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FWD Schiavo parents give up legal battle - the disablity community fights on

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  • Keith Armstrong
    The parents of severely brain-damaged Florida woman Terri Schiavo gave up their legal battle to keep her alive today, after state and federal courts
    Message 1 of 1 , Mar 28, 2005
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      The parents of severely brain-damaged Florida woman Terri Schiavo
      gave up their legal battle to keep her alive today, after state and
      federal courts consistently backed her husband's decision to remove
      her feeding tube.

      Bob and Mary Schindler said they would stop asking courts to
      intervene after the Florida supreme court rejected their most recent
      appeal on Saturday. Mrs Schiavo's feeding tube was removed 10 days
      ago after a Florida judge agreed with her husband, Michael, that his
      wife would not want to be kept alive in what court-appointed doctors
      have described as a persistent vegetative state.

      Mr and Mrs Schindler suffered a string of defeats in federal courts
      after Republicans in Congress rushed to pass an extraordinary law
      last weekend allowing the case to be heard by federal judges.

      Michael Schiavo yesterday granted the Schindlers' request that their
      daughter receive holy communion on Easter Sunday. Rev Thaddeus
      Malanowski said he gave Mrs Schiavo wine, but could not give her a
      fleck of communion bread because her tongue was dry.

      Mrs Schiavo last received both sacraments on March 18, just before
      her feeding tube was removed. Mr Malanowski also administered the
      last rites.

      Outside the hospice in Pinnellas Park, Florida where she is being
      cared for, five protesters were arrested yesterday, and about a half-
      dozen people in wheelchairs got out of them and lay in the driveway,
      shouting "We're not dead yet!" About 100 protesters gathered at the
      hospice, ignoring the Schindlers' request that they spend Easter
      Sunday with their families. Bob Schindler told reporters the
      protesters would be welcomed back today.

      Police have arrested 38 people in the past week, most for trying to
      bring Mrs Schiavo water.

      The protests have prompted Mrs Schiavo's brother, Bobby Schindler, to
      come out and ask those taking part to tone down their behaviour.

      "We are not going to solve the problem by getting arrested," he
      said. "We can change laws, but we are not going to change them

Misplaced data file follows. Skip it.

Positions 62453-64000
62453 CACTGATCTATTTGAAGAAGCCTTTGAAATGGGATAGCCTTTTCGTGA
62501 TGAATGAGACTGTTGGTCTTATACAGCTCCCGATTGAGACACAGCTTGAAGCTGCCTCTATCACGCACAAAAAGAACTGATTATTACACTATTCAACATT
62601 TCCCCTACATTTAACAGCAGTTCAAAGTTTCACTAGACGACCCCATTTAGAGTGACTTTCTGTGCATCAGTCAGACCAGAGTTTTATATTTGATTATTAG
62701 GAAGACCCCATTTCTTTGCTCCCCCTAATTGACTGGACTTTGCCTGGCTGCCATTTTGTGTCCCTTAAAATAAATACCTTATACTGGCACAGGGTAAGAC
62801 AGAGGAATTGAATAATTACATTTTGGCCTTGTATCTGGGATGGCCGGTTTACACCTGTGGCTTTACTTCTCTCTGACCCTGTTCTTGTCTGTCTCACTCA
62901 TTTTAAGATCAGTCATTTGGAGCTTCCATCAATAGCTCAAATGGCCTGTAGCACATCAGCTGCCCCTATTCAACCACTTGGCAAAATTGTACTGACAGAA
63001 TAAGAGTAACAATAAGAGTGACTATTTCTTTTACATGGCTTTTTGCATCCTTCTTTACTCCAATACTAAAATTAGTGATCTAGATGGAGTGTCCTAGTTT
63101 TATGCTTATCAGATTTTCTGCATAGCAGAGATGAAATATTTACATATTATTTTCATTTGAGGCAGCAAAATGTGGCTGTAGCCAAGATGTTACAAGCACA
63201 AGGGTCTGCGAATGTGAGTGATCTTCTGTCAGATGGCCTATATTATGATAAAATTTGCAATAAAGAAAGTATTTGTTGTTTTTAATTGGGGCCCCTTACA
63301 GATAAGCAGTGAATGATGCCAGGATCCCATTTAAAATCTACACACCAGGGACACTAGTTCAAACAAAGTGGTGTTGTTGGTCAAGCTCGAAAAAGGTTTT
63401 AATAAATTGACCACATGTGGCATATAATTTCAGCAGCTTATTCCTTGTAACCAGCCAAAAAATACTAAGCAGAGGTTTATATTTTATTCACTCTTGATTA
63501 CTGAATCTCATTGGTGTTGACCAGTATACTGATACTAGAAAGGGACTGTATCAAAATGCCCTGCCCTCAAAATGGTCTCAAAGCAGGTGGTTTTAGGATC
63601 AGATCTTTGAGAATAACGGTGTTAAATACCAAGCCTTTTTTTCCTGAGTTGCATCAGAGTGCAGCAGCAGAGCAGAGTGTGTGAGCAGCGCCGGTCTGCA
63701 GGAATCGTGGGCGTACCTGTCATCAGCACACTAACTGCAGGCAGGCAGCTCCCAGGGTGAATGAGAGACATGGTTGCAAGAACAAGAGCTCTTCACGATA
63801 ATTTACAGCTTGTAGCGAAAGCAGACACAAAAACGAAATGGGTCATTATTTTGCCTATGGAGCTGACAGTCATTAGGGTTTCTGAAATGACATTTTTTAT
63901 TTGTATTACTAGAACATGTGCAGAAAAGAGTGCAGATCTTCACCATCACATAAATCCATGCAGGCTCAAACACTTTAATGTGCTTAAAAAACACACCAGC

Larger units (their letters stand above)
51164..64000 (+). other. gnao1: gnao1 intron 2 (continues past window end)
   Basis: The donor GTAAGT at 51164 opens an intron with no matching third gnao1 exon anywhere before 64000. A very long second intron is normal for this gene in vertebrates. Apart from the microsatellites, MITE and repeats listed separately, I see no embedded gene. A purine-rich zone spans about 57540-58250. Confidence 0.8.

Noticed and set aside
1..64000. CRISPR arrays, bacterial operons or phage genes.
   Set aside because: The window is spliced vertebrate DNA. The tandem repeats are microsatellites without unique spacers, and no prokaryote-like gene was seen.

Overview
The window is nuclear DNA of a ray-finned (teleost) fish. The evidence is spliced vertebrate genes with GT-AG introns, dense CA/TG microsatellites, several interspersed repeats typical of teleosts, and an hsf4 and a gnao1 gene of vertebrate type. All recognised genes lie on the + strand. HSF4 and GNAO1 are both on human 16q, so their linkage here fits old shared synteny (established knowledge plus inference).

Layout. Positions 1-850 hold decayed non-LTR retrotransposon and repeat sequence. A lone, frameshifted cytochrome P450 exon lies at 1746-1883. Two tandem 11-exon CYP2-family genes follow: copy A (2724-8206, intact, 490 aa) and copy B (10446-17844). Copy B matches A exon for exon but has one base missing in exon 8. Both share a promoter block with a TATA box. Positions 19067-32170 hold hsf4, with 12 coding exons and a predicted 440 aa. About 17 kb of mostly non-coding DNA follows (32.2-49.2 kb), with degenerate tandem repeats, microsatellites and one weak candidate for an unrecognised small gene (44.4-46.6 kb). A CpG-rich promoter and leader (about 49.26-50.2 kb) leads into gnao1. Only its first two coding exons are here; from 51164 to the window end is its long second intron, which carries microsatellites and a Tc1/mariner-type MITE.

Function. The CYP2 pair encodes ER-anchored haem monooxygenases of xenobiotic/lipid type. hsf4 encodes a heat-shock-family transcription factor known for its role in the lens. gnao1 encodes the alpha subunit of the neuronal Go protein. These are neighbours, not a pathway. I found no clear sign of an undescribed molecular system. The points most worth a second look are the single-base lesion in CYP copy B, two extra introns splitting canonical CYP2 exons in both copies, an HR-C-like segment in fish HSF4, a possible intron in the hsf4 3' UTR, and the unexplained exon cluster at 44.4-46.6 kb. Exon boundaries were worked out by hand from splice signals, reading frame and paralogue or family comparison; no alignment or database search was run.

today ... You are not speaking for our family."

      Michael Schiavo has battled for years against the Schindler's
      attempts to keep his 41-year-old wife alive. Mrs Schiavo's parents
      have maintained their daughter is not in a persistent vegetative

      A spokesman for the Schindlers denied a report from David Gibbs III,
      their lead lawyer, who told CBS television yesterday that she
      has "passed where physically she would be able to recover".

      That statement "was not made with the family's knowledge. In the
      family's opinion, that is absolutely not true," family spokesman
      Randall Terry told reporters.

      Doctors have said Mrs Schiavo would probably die within a week or two
      of the tube being removed on March 18. She relied on the tube for 15
      years after suffering catastrophic brain damage when her heart
      stopped beating and oxygen was cut off to her brain.

      Supporters of the Schindlers continued their demands yesterday for
      Florida's governor, Jeb Bush, to intervene.

      "Terri is in effect on death row ... We're asking the governor for a
      stay of execution on Easter Sunday," said Larry Klayman, founder of
      conservative legal group Judicial Watch.

      In an interview with CNN yesterday, Mr Bush repeated his insistence
      that he had done all he could in the case.

      "I cannot violate a court order," he said. "I don't have powers from
      the United States constitution or, for that matter, from the Florida
      constitution, that would allow me to intervene after a decision has
      been made."

      At least two more appeals were pending by the state and Mr Bush, but
      those challenges were before the state 2nd district court of appeal,
      which has rebuffed the governor's previous efforts in the case. It
      was unclear when the court would rule.

      Agencies Monday March 28, 2005

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